Today, AJ’s sharing some thoughts from Te Papa Tongarewa, which he visited last weekend.
While I was in Wellington the weekend just gone, I found myself with a sizable amount of free time and decided to go to one of the cities prime attractions. Located by the foreshore, the Te Papa Tongarewa is the National Museum of New Zealand, and the experience was fantastic. I spent hours trawling through the replicas of early settler ships, and spiritual Maori temples, and deeply enjoyed the entire floor dedicated to earthquakes, tsunamis and natural phenomenons. As someone who has lived through a massive 7.3 earthquake and its aftershocks, I found their earthquake simulator very accurate.
|Te Papa Tongarewa in all its glory (credit: newzealand.com)|
What moved me the most, however, was the main attraction. Currently, there is a very unique exhibition called Gallipoli – The Scale of Our War, which, thanks to local movie masters Weta Workshop (‘Lords of the Rings’, ‘Mad Max: Fury Road’, ‘Deadpool’) utilizes music, film and traditional media to tell the story of eight people involved in the failed Gallipoli Campaign of World War I, which claimed the lives of 8,709 Australians and 2,701 New Zealanders on Turkish grounds.
As soon as you walk into the exhibit you are greeted with a sized up 3D model of an unnamed man firing his gun while wounded, and the first thing that strikes you is just how visual it is. The level of detail is incredible: every crease in their face, every hair on their arm, every drop of sweat on their brow looks incredibly lifelike and eerie. Their faces are as emotive as you or I, and straight away that takes you out of your own experiences and into the stories of these men (and one nurse).
From there you follow through this labyrinth, reading all the displays at will. All the stories come out at you: the stench in the trenches and the horrible state of food, latrine pits people were too exhausted to get out of if they fell in, the general horrors of war – all of which are interactive and fully immersive. There’s one section where you’re walking through a representation of some of the trenches, and on hidden screens recordings of Turkish soldiers would run out and shoot you. I felt like I had made a latrine pit of my pants after stumbling upon that.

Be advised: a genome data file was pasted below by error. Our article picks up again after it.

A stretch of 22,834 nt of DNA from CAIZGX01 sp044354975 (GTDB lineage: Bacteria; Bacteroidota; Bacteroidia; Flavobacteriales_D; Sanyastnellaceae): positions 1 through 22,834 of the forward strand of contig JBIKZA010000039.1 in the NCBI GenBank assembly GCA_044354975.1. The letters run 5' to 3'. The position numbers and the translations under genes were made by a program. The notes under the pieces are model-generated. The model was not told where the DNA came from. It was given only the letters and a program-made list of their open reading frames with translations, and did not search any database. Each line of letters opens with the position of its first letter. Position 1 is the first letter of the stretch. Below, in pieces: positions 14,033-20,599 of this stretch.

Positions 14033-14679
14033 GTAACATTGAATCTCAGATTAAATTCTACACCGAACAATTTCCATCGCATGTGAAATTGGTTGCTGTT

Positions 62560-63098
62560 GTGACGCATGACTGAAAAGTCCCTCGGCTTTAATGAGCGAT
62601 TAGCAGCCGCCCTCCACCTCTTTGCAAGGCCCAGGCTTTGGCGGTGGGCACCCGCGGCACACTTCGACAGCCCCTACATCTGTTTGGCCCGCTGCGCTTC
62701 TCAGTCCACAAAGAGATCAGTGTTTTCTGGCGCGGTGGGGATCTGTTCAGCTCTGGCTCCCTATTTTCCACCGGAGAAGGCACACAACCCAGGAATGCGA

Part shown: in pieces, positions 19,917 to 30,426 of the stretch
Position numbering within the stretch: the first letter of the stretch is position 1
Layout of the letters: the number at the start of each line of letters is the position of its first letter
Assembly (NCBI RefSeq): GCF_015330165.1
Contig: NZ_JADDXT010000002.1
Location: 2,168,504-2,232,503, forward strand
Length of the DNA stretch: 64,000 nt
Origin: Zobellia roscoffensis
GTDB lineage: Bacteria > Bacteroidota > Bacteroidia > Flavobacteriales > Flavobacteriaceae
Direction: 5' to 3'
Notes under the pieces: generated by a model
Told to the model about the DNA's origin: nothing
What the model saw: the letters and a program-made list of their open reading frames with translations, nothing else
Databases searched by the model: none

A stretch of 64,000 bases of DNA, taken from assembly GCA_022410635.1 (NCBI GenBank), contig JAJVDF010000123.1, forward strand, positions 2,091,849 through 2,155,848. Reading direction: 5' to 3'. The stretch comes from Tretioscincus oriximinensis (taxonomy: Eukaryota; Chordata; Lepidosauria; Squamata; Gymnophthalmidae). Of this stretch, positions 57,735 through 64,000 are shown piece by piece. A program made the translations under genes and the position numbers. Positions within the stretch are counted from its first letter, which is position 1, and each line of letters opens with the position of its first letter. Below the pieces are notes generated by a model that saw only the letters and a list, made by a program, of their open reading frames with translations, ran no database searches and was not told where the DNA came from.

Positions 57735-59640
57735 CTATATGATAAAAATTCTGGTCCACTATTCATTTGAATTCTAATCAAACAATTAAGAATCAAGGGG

Of the stories, two in particular caught my eye. The giant figure of Percival Fenwick – a surgeon who knew the side effects of war, having fought in the Boer War of South Africa prior to World War I – had an immediate effect on me. He was perched over a dead body, coat over his head, and was staring down. His eyes were haunting, showing subtle sadness, the sweat on his forehead shining in the lights of the exhibit. After witnessing the goliath, you were taken through his own life, through messages he wrote home. The voice played over on repeat, subtle enough not to distract you from reading, but striking enough to cause your throat to tighten. The horrors of war come to life.
The other was the personal story of Sister Lottie Le Gallais, a nurse who was sent to Gallipoli to help mend the troops. She was hoping to see her brother Leddie, who was fighting at Chunuk Bair. Every few days she’d send him a message, and in one of the last she sent she said “I don’t know when these will get to you, perhaps we will meet before then.” When she arrived, however, she was presented with all of her letters. Leddie had died, four months prior. Her statue has her in her moment of sadness, the tears on her face looking as real as mine were.
The exhibit ends by having the patrons write their own memories on a poppy and throwing it into a pit beneath a private solemnly preparing to go back to war, a few months after the end of the Gallipoli campaign, in Somme.
With ANZAC Day – a public holiday in Australia and New Zealand commemorating the start of the Gallipoli campaign – passing recently, I cannot thank Te Papa and Weta Workshop enough for this truly incredible exhibit. Previously I had difficult trying to empathize, blessed by my life of multiculturalism and high speed internet. It felt less like a boring museum piece and more like being taken through a truly cinematic experience; I’ve never visited anything like it before.
The First World War was really the first time Australia and New Zealand fought in their independence, and it’s impossible to live here without seeing how Gallipoli shaped these countries over a century later. One day I hope to visit Turkey, the Gallipoli peninsula especially. It’s thanks to the sacrifices these men made that I can have that opportunity. At the going down of the sun, and in the morning, we will remember them.